Cranfield University has begun making seven mirror segments for the for the world's biggest telescope, the European Extremely Large Telescope.
The E-ELT is a 42m diameter ground-based telescope made up of 1,000 hexagonal segments, each 1.4m wide and just 5cm thick. At almost half the length of a soccer pitch in diameter, the E-ELT is four to five times bigger than the largest optical telescopes operating today, and will gather 15 times more light. The mirror segments are polished to an atomic level of accuracy.
The giant telescope will tackle some big scientific challenges and is aiming for a number of firsts, including tracking down Earth-like planets around other stars in the habitable zones of space where life could exist — one of the Holy Grails of observational astronomy. It will perform ‘stellar archaeology’ in nearby galaxies, and make fundamental contributions to cosmology by measuring the properties of the first stars and galaxies, and probing the nature of dark matter and dark energy.
It is also expected that the telescope will tackle new and unforeseeable questions which are expected to arise from new discoveries made with the E-ELT.
Cranfield University claims to be the only university in the UK with the capability to undertake the various stages of the machining process for the mirror segments to the accuracy required. Designed and developed at Cranfield specifically for realising these mirrors, the BoX, or Big OptiX, machine has the ability to grind large optics in a matter of hours. Also carried out on site at the university, the process is completed with a final machining phase using the Reactive Atom Plasma Technology (RAPT) machine which allows final polishing of the surface of the component to an atomic level of accuracy to remove any imperfections of the final surface.
Professor Paul Shore, head of the Cranfield Precision Engineering Centre, said: “At Cranfield we will be measuring the mirrors to ensure their accuracy, then grinding and mounting the feet that support them. They will then be moved to Technium Optic (Opto-electronics Technology and Incubation Centre) in North Wales, the location of our Integrated Knowledge Centre in Ultra Precision and Structured Surfaces, where they will be polished to a form accuracy of 25 nanometres.”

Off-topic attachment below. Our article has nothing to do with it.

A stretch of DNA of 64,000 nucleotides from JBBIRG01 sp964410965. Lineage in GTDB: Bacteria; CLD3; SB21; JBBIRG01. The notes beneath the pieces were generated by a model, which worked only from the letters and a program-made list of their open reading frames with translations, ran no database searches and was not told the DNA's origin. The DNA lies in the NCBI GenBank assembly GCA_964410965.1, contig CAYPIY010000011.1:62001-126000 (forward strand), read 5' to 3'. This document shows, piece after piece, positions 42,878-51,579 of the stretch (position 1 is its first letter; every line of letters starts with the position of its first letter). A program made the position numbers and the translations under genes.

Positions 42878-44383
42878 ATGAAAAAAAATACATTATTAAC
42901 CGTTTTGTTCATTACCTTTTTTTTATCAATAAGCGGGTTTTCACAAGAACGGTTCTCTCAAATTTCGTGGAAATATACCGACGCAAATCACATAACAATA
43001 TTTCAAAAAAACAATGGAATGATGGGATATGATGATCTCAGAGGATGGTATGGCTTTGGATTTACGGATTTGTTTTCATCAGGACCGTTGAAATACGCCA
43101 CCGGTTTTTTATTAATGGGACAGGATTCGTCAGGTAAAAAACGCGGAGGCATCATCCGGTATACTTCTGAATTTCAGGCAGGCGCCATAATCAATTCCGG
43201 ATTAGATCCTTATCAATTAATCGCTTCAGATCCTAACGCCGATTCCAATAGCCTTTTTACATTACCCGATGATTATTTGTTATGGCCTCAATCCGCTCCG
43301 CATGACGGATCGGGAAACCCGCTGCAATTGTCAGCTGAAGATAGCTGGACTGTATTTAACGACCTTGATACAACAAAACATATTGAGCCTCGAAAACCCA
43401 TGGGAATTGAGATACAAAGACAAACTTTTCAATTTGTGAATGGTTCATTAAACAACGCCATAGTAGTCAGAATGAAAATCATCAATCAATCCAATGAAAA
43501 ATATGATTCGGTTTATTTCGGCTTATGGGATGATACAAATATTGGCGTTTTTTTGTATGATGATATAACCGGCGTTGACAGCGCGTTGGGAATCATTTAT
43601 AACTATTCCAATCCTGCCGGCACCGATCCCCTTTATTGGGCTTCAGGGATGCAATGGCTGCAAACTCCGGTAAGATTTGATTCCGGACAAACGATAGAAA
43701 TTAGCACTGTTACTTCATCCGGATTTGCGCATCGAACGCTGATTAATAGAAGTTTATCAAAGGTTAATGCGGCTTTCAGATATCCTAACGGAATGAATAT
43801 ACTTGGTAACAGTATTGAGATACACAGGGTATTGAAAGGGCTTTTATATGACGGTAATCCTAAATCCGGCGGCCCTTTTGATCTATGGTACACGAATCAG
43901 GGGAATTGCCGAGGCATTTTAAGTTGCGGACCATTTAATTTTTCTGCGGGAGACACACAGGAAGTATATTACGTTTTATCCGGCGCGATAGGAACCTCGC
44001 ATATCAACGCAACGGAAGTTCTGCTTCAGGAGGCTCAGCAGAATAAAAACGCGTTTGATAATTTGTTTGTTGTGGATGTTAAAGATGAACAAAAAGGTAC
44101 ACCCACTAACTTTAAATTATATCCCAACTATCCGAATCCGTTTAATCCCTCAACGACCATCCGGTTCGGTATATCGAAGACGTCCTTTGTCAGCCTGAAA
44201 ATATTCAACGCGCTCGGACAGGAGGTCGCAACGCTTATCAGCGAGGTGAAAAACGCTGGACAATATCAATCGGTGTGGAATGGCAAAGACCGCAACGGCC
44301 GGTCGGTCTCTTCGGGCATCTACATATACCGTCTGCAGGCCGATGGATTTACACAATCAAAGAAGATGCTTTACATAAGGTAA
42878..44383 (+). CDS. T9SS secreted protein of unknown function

The large telescope project expects to open the doors for sustainable, beyond-research manufacturing potential. “There is a potential order, worth approx Eu250m, from the European Space Organisation for the E-ELT mirror segments,” says Prof Shore. “Through a RCUK and EPSRC [science research council]-funded collaboration between Cranfield, UCL, and three companies – Zeeko, Optic Glyndwr and Qioptiq – there is an improving chance that UK manufacturers will get some or all of this ESO contract.
“At this time there is a very strong, part-government owned French competitor and two or three US competitors hailing from the US defence sectors. Clearly in delivering this large scale contract, the so-called competitors can also be considered potential contract delivery partners. In either case the UK is now significantly well placed to enter the emerging and growing market for large scale ultra precision surfaces.”